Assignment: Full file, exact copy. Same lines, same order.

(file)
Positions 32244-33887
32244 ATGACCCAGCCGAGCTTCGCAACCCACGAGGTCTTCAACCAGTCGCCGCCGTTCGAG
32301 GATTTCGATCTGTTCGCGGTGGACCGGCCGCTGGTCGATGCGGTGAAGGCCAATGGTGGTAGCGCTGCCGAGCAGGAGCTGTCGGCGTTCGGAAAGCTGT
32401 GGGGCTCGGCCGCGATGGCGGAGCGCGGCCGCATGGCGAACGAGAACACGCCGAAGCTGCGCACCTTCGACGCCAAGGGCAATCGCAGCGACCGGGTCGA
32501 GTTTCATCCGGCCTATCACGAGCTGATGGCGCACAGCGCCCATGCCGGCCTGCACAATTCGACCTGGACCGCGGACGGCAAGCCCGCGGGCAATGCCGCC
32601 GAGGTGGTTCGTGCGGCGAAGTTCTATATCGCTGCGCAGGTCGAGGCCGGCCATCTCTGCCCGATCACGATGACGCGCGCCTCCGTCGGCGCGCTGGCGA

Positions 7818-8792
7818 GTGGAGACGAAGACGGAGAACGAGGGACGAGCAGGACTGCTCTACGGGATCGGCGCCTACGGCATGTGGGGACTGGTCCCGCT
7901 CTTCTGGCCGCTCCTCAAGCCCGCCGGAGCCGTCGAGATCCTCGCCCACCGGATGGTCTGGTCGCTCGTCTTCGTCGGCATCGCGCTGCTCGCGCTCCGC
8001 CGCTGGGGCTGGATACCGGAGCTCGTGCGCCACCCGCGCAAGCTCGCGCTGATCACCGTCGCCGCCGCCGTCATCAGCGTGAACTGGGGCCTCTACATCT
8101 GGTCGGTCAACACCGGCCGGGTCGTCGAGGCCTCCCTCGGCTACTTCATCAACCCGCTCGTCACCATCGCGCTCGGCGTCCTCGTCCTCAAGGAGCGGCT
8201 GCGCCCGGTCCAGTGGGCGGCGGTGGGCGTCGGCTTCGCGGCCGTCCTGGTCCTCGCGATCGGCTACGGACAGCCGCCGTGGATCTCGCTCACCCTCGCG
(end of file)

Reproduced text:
Positions 32244-33887
32244 ATGACCCAGCCGAGCTTCGCAACCCACGAGGTCTTCAACCAGTCGCCGCCGTTCGAG
32301 GATTTCGATCTGTTCGCGGTGGACCGGCCGCTGGTCGATGCGGTGAAGGCCAATGGTGGTAGCGCTGCCGAGCAGGAGCTGTCGGCGTTCGGAAAGCTGT
32401 GGGGCTCGGCCGCGATGGCGGAGCGCGGCCGCATGGCGAACGAGAACACGCCGAAGCTGCGCACCTTCGACGCCAAGGGCAATCGCAGCGACCGGGTCGA
32501 GTTTCATCCGGCCTATCACGAGCTGATGGCGCACAGCGCCCATGCCGGCCTGCACAATTCGACCTGGACCGCGGACGGCAAGCCCGCGGGCAATGCCGCC
32601 GAGGTGGTTCGTGCGGCGAAGTTCTATATCGCTGCGCAGGTCGAGGCCGGCCATCTCTGCCCGATCACGATGACGCGCGCCTCCGTCGGCGCGCTGGCGA

Positions 7818-8792
7818 GTGGAGACGAAGACGGAGAACGAGGGACGAGCAGGACTGCTCTACGGGATCGGCGCCTACGGCATGTGGGGACTGGTCCCGCT
7901 CTTCTGGCCGCTCCTCAAGCCCGCCGGAGCCGTCGAGATCCTCGCCCACCGGATGGTCTGGTCGCTCGTCTTCGTCGGCATCGCGCTGCTCGCGCTCCGC
8001 CGCTGGGGCTGGATACCGGAGCTCGTGCGCCACCCGCGCAAGCTCGCGCTGATCACCGTCGCCGCCGCCGTCATCAGCGTGAACTGGGGCCTCTACATCT
8101 GGTCGGTCAACACCGGCCGGGTCGTCGAGGCCTCCCTCGGCTACTTCATCAACCCGCTCGTCACCATCGCGCTCGGCGTCCTCGTCCTCAAGGAGCGGCT
8201 GCGCCCGGTCCAGTGGGCGGCGGTGGGCGTCGGCTTCGCGGCCGTCCTGGTCCTCGCGATCGGCTACGGACAGCCGCCGTGGATCTCGCTCACCCTCGCG